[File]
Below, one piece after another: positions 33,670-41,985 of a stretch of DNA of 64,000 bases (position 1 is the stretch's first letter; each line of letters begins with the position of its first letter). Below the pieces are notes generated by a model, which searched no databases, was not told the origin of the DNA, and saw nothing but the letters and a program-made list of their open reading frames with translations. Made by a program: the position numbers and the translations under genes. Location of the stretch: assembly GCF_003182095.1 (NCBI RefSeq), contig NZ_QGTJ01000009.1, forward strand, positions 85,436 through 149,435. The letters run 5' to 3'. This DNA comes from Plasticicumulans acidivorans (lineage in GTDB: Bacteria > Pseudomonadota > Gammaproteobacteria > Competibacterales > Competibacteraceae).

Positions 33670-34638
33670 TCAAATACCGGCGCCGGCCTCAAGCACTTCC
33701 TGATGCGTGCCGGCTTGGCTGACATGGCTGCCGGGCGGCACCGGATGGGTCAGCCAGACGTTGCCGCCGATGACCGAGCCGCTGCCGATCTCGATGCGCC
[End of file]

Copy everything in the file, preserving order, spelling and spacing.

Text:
Below, one piece after another: positions 33,670-41,985 of a stretch of DNA of 64,000 bases (position 1 is the stretch's first letter; each line of letters begins with the position of its first letter). Below the pieces are notes generated by a model, which searched no databases, was not told the origin of the DNA, and saw nothing but the letters and a program-made list of their open reading frames with translations. Made by a program: the position numbers and the translations under genes. Location of the stretch: assembly GCF_003182095.1 (NCBI RefSeq), contig NZ_QGTJ01000009.1, forward strand, positions 85,436 through 149,435. The letters run 5' to 3'. This DNA comes from Plasticicumulans acidivorans (lineage in GTDB: Bacteria > Pseudomonadota > Gammaproteobacteria > Competibacterales > Competibacteraceae).

Positions 33670-34638
33670 TCAAATACCGGCGCCGGCCTCAAGCACTTCC
33701 TGATGCGTGCCGGCTTGGCTGACATGGCTGCCGGGCGGCACCGGATGGGTCAGCCAGACGTTGCCGCCGATGACCGAGCCGCTGCCGATCTCGATGCGCC